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Russia explains how it calculates coronavirus death toll



Last week I wrote about some indications that Russia’s coronavirus numbers may not be accurate. Specifically, the number of health care workers who’ve died from the virus is far higher as a percentage of total deaths than anywhere else in the world. Today, Russia tried to allay suspicious that it’s numbers aren’t accurate by releasing some additional details about how it calculated deaths last month:

The Russian government on Friday presented more detailed mortality figures for last month that include more deaths linked with the coronavirus, in a bid to dispel suspicions from some Russian and Western experts that authorities were trying to lower the toll for political reasons…

Deputy Prime Minister Tatyana Golikova said that 1,675 people died of COVID-19 in April. Of that number, 1,136 deaths were directly caused by confirmed COVID-19, while the remaining 539 tested negative but most likely died of the virus. In addition to that, she said, 1,038 others tested positive for the virus but died of other causes.

If all three categories are counted as COVID-19 deaths, the nation’s total toll for April would stand at 2,713 or nearly 60% more than the previously announced number.

The story goes on to say that Russia’s death toll, which currently stands at 4,374 is still much lower than other countries with similar outbreaks. But there could be some legitimate reasons for that. For one, much of Russia is sparsely populated. For another, life expectancy in Russia is so much lower than in much of the rest of the world that there are probably fewer elderly people who are most likely to die from the infection.

But that wouldn’t explain why figures in the the republic of Dagestan seem to have been manipulated to keep the coronavirus death toll artificially low. Nearly two weeks ago, a blogger interviewed Dagestan’s health minister about the death toll and here is the explanation he offered:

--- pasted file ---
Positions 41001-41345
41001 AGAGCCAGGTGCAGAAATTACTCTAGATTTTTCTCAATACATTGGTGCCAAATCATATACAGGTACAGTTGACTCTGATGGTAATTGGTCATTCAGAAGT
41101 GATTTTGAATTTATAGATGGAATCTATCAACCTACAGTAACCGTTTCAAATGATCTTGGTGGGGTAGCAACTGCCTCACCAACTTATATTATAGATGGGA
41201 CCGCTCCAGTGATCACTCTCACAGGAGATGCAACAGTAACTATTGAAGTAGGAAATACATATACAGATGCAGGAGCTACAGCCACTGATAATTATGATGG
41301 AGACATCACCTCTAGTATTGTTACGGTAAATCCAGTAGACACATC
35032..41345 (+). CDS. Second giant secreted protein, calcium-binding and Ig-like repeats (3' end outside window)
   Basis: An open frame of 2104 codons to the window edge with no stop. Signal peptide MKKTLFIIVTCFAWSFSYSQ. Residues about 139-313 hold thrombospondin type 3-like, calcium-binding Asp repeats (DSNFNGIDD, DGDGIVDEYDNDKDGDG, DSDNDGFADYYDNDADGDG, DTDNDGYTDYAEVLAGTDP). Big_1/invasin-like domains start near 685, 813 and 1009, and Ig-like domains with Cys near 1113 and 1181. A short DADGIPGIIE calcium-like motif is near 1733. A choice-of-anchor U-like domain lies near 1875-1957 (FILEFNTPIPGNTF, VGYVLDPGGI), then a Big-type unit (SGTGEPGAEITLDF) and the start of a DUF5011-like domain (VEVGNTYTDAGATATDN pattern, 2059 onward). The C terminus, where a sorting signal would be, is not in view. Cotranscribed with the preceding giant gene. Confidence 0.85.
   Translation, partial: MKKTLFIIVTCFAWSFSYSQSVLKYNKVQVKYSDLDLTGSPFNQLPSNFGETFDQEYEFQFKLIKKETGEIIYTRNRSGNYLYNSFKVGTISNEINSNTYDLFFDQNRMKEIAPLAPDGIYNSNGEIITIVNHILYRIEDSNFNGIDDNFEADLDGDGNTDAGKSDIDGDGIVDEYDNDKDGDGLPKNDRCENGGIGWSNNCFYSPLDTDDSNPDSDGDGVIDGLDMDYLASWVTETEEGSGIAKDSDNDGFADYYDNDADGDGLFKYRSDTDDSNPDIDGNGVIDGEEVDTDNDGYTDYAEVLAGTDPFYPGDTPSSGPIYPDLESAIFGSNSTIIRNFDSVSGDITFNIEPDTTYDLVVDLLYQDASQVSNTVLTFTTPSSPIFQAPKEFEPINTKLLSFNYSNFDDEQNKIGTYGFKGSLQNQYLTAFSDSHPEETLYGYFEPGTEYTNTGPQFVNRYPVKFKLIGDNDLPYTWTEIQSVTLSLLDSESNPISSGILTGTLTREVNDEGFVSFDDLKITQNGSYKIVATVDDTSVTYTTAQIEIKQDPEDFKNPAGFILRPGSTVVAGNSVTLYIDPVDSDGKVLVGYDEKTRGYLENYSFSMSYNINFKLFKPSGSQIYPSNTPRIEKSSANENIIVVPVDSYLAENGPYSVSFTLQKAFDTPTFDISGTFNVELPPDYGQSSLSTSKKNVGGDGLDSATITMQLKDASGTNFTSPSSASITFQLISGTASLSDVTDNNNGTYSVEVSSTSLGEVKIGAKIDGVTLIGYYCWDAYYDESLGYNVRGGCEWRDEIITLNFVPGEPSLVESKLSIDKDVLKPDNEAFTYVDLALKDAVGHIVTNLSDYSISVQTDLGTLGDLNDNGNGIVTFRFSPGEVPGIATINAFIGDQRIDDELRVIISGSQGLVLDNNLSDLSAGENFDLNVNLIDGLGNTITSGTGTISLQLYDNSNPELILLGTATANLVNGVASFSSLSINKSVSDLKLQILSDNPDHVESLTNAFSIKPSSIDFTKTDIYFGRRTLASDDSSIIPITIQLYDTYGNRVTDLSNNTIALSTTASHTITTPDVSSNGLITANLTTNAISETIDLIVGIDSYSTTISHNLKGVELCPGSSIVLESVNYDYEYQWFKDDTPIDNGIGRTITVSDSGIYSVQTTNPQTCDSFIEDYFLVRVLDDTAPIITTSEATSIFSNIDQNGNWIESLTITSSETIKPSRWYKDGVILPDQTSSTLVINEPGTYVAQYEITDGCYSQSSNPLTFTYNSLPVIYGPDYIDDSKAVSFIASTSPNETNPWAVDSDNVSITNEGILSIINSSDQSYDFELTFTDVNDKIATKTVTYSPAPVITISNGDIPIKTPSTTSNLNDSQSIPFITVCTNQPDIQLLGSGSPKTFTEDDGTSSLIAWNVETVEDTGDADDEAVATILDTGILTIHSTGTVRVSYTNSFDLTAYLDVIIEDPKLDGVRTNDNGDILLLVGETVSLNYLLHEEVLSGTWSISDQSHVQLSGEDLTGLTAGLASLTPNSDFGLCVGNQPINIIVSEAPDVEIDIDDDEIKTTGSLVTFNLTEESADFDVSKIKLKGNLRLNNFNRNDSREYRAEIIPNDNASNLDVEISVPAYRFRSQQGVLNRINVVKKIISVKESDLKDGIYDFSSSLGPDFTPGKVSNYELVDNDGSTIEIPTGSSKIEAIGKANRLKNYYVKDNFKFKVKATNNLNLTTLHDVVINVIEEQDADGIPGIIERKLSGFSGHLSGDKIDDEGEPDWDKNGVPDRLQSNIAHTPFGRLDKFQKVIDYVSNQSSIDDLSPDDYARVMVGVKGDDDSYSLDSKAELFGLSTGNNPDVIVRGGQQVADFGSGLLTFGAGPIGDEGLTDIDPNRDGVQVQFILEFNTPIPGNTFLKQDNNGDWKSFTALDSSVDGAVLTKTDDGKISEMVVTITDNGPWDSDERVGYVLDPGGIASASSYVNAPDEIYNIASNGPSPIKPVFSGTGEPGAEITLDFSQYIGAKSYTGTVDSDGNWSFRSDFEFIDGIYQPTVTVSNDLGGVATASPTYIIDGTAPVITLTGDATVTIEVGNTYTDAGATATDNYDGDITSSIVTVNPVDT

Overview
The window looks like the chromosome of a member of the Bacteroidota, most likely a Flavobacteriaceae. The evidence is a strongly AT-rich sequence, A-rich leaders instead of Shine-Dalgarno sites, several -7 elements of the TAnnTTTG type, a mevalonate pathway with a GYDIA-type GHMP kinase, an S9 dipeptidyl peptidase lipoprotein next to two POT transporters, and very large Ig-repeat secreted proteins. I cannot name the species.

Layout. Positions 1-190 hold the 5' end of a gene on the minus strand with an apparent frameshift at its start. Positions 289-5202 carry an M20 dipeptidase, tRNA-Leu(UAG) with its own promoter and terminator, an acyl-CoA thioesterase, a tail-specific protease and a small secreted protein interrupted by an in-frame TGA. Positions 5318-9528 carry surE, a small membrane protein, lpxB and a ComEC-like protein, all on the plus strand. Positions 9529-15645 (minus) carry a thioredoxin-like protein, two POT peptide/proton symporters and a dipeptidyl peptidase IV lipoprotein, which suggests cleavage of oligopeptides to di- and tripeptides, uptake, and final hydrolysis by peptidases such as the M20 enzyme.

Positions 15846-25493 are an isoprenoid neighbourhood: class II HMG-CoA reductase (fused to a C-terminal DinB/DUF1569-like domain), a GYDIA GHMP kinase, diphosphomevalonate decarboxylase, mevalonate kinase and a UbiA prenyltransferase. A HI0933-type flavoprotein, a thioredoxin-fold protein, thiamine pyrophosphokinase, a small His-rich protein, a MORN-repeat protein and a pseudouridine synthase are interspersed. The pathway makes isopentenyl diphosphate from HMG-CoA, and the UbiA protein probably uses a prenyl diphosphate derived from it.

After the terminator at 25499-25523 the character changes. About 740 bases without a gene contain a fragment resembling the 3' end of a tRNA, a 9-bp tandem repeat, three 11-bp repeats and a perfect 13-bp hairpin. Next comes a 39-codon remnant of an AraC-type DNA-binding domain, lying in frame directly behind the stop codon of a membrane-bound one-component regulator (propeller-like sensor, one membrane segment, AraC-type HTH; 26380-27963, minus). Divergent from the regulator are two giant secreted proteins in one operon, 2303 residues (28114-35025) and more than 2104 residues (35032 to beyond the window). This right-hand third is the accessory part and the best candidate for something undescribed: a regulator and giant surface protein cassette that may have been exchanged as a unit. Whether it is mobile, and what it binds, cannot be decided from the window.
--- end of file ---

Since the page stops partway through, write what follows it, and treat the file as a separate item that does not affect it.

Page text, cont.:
Gadzhiibragimov’s answer: Twenty-nine deaths from COVID-19 among 13,000 infections. But 657 people, he added, had died from “community-acquired pneumonia.” He also said more than 40 health workers had died while on duty…

“It wasn’t a sensation at all,” said Ziautdin Uvaisov of Patient Monitor, a Dagestan-based aid organization. “People could see the dead piling up, and it long ago became clear the official statistics have no basis in reality.”

If you assume Russia is playing similar games in other regions, then its death toll is certainly far higher than is being reported. Meanwhile, the Moscow Times reported earlier this week that Russia’s head of coronavirus information doesn’t seem too worried about it.

Doctor and television presenter Alexander Myasnikov was appointed in April to his new role of informing Russians about coronavirus treatment and prevention methods and to battle “fake news” about Covid-19. After calling the country’s reported low death rate a “Russian miracle,” Myasnikov said last week that “those meant to die will die” from it.

In an interview that aired Wednesday, Myasnikov gestured for the cameras to stop running and said candidly: “It’s all bullsh*t.”

“It’s all exaggerated. It’s an acute respiratory disease with minimal mortality,” he told television personality Ksenia Sobchak in the interview for her YouTube project.

Today the NY Times reports fresh evidence that ordinary Russians are angry about the government’s handling of the crisis.

Anastasia Nikolskaya, a psychologist at Kosygin State University in Moscow, worked with a team to conduct 235 telephone interviews with a cross-section of Russians in May. She said she encountered far more, and far more intense, invective toward the Kremlin than in focus groups she had conducted in years past.

“We are entering a rather acute phase of public discontent,” said Mikhail Dmitriev, an economist and public-opinion expert who reviewed Ms. Nikolskaya’s findings. “If the level of aggressiveness in society remains this high, it will influence people’s political behavior after the quarantine measures are removed.”…

“You get the feeling that Putin always got lucky, and now he’s unlucky, and things aren’t going according to the Kremlin’s plan,” said Ivan Zhdanov, who heads Mr. Navalny’s Anti-Corruption Foundation. “There is a window of opportunity opening up.”

We know people are angry in China too which is why censors have worked so hard to clamp down on messages that aren’t helpful to the CCP. But popular anger doesn’t necessarily matter in an authoritarian state where the current leader intends to make himself president for life.

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